RESPECT FOR OTHERS HARASSMENT, BULLYING AND VICTIMISATION POLICY

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1 RESPECT FOR OTHERS HARASSMENT, BULLYING AND VICTIMISATION POLICY CONTENTS Page 1.0 Policy Statement Definitions Harassment Bullying Victimisation Responsibilities Support Contacts Human Resources Representation and Support Counselling Considering making a complaint of Harassment, Bullying 6 or Victimisation under the Grievance Procedure 6.0 Procedure for Dealing with Complaints from Students Monitoring the Policy 7 Appendices Appendix A Legal Definition of Harassment, Bullying and Victimisation 8 Appendix B Harassment Support Contacts - Network FAQS 10 Appendix C Guidance for those accused of harassment, bullying or victimisation 13 1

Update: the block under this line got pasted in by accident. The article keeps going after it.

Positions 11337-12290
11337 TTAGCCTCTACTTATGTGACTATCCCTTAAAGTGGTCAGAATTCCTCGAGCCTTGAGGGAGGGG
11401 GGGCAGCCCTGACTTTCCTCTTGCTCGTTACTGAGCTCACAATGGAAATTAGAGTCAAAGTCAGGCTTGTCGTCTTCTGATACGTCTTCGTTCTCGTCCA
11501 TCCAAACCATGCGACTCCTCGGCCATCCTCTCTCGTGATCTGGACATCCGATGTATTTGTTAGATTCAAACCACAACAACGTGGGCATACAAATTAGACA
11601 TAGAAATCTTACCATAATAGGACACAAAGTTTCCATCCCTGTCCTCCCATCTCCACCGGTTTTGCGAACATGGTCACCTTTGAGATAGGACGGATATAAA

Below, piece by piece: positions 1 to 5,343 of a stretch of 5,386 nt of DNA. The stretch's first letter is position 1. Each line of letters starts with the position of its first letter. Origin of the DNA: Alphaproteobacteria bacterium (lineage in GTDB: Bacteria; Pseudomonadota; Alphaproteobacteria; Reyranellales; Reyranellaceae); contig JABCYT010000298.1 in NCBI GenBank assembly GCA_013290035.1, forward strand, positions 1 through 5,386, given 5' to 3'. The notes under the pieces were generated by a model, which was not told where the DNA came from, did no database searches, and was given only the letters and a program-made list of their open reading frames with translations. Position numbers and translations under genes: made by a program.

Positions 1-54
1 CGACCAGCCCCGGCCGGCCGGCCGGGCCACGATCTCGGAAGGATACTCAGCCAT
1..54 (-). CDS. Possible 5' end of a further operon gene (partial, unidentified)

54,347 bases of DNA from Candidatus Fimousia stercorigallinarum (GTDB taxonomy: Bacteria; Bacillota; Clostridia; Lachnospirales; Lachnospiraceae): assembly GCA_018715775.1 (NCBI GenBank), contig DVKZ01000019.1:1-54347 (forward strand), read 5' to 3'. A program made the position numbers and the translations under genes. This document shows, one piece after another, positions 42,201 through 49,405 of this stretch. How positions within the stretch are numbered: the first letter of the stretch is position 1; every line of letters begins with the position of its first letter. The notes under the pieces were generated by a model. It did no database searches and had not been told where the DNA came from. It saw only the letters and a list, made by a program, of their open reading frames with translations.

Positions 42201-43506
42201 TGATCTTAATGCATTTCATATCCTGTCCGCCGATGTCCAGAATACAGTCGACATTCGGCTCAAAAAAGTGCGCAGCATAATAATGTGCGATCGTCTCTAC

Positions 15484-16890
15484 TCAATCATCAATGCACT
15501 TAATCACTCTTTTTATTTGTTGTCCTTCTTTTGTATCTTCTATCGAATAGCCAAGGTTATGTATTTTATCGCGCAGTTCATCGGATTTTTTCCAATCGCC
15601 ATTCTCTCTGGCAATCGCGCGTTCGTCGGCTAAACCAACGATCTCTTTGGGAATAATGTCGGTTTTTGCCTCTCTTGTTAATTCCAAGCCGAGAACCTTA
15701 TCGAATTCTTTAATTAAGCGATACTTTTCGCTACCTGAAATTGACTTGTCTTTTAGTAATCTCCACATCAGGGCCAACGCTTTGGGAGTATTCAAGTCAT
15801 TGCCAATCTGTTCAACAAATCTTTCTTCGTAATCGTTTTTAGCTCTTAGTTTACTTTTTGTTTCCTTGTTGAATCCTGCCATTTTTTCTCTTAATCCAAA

2 1.0 Policy Statement 1.1 As part of its overall commitment to equality of opportunity and valuing diversity, Imperial College London is committed to promoting and ensuring a working environment where individuals are treated with respect and courtesy. Harassment, bullying and/or victimisation detracts from a productive working environment and can affect the health, confidence, morale and performance of those affected by it, including anyone who witnesses, or has knowledge of, the unwanted behaviour. 1.2 College has a legal duty to protect its members of staff. This policy emphasises that harassment, bullying and/or victimisation is unacceptable, whether in the workplace or outside of the workplace where it involves or affects the College in any way. Such conduct must not be ignored and any complaints of harassment, bullying and/or victimisation of any individual who makes a complaint of harassment or bullying will be taken seriously and investigated as a matter of urgency. Harassment, bullying and victimisation are viewed as gross misconduct, and disciplinary action, including dismissal, may be taken if any complaint of harassment, bullying or victimisation is upheld. All members of staff have an obligation to comply with this policy. 1.3 The aim of this policy is to prevent harassment, bullying and/or victimisation, provide guidance to resolve any problems should they occur, and avoid recurrence. 1.4 It is the responsibility of all line managers to make sure that their staff have familiarised themselves with and understand this policy. Line managers have an obligation to tackle harassment, bullying and victimisation. 1.5 The College Trade Unions have been consulted on this document and it complies with the Equality Bill 2010 the Health and Safety at Work Act 1974, the Criminal Justice and Public Order Act 1994, the Prevention of Harassment Act 1997, 1.6 The College treats equality of opportunity seriously and has an equality framework that is applicable to staff in order to promote and ensure equality of opportunity. Implementation of this procedure must be clear and transparent and not subject to any unfair discriminatory practices. Line managers and supervisors are required to familiarise and understand this procedure. 2.0 Definitions 2.1 Harassment: Men and women have a right not to be subjected to harassment at work or work in an intimidating environment. Legally, it is defined as occurring where an individual engages in unwanted conduct which has the purpose or effect of violating another person s dignity, or creating an intimidating, hostile, degrading or offensive environment for that person. Please note that an individual may feel harassed or offended even when the inappropriate comment or conduct is not made towards or about the individual personally. 2.2 Harassment can take a variety of different forms and can be written, verbal, nonverbal or transmitted electronically. Examples include repeatedly ignoring a colleague through to subjecting him or her to unwelcome attention, ridicule or 2